The first was written John-Henry Doucette, who remains in Norfolk although not in the newspaper business. He argues that it is not newspapers that people need; instead, it is the newsgathering capability:
… I think we need to stop talking about saving specific businesses and start talking about defending our capability to gather news that is in the public interest.
Doucette continues to advocate for some type of public financing of these newsgathering activities.
The second was written by Olivia Hubert-Allen, who left The Pilot earlier this year and now works for The Baltimore Sun. That paper has recently adopted a paywall, which seems to be the trend these days and is definitely something I wish The Pilot would consider. She raises several significant points about the value of newspapers, including this one:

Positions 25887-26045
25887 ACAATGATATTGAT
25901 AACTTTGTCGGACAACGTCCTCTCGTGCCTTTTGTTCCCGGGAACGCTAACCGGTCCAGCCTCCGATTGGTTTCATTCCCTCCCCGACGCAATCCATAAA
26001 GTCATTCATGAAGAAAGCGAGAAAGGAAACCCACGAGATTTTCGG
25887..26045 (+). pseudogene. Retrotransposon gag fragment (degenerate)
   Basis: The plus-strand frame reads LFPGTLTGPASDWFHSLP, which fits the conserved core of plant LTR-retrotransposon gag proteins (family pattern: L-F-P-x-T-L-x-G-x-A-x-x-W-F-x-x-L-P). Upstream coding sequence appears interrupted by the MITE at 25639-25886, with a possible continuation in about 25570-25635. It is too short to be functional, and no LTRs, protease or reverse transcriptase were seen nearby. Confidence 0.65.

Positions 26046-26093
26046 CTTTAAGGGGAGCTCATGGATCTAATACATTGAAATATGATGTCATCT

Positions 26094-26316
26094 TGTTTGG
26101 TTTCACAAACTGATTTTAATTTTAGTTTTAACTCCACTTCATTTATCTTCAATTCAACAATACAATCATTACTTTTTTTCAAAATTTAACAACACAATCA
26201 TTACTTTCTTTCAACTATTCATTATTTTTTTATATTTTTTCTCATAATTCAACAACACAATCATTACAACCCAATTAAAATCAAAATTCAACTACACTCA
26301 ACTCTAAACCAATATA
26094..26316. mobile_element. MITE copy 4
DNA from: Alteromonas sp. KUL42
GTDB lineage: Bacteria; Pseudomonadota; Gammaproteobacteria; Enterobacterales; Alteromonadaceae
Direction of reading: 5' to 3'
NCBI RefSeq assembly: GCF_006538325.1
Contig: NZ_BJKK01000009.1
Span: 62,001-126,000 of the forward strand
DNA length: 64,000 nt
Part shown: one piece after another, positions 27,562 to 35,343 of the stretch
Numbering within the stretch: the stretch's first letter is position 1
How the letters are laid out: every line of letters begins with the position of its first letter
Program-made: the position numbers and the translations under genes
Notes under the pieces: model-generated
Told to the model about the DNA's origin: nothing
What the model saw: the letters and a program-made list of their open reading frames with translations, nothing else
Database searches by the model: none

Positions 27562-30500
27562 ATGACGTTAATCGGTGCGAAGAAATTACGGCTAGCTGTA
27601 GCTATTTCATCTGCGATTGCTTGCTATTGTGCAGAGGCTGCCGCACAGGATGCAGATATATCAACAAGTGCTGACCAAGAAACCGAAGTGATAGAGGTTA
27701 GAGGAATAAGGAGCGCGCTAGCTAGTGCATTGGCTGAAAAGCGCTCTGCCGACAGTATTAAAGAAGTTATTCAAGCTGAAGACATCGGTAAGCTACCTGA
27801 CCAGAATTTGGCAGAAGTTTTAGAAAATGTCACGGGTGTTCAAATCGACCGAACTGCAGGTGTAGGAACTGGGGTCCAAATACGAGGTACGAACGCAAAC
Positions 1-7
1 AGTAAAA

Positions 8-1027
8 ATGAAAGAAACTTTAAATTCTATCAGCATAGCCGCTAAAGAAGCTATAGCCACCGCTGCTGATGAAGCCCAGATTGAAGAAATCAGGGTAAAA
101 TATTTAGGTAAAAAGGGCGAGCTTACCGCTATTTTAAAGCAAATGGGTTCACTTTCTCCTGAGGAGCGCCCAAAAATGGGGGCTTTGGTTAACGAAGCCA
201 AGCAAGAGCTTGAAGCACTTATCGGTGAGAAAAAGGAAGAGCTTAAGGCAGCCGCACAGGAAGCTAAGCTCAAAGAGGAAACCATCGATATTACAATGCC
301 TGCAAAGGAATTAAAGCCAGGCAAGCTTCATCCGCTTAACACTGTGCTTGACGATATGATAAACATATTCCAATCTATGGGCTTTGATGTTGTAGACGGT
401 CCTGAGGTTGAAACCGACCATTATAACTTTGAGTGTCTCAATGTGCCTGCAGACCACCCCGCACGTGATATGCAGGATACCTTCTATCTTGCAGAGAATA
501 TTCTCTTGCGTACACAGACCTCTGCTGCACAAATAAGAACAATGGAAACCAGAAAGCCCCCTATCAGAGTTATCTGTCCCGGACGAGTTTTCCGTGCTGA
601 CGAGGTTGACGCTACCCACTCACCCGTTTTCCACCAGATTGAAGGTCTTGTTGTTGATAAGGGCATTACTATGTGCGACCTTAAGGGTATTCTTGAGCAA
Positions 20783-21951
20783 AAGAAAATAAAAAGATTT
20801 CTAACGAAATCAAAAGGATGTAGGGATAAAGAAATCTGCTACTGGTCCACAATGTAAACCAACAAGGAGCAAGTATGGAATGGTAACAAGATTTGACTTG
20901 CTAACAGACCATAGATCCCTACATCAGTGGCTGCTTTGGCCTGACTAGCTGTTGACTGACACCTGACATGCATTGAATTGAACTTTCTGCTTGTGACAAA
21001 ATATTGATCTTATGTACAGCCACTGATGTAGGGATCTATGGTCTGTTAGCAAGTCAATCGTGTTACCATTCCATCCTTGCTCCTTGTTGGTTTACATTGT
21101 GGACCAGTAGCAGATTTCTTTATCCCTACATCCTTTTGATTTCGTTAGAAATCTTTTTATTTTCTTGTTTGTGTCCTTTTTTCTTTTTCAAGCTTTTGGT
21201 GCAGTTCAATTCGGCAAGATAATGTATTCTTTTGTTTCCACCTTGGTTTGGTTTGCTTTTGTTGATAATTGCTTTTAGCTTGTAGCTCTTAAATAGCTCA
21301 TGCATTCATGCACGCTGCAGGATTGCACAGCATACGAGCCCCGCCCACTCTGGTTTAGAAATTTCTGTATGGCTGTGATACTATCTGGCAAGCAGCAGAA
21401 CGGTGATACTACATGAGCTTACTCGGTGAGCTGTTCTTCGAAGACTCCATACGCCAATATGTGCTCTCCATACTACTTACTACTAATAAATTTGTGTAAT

Big media still plays an important part in the local news ecosystem.
Even if you’ve never opened an edition of The Baltimore Sun or visited the website, you have still been impacted by its journalism. … The Sun functions as an extension of many of those smaller newsrooms. Stories originally uncovered by Sun reporters end up on nightly newscasts and rehashed on the local blogosphere.
Two different conclusions to the conundrum of what to do about newspapers. My own thoughts are published in today’s Pilot, which I will post about tomorrow.Follow @vpaige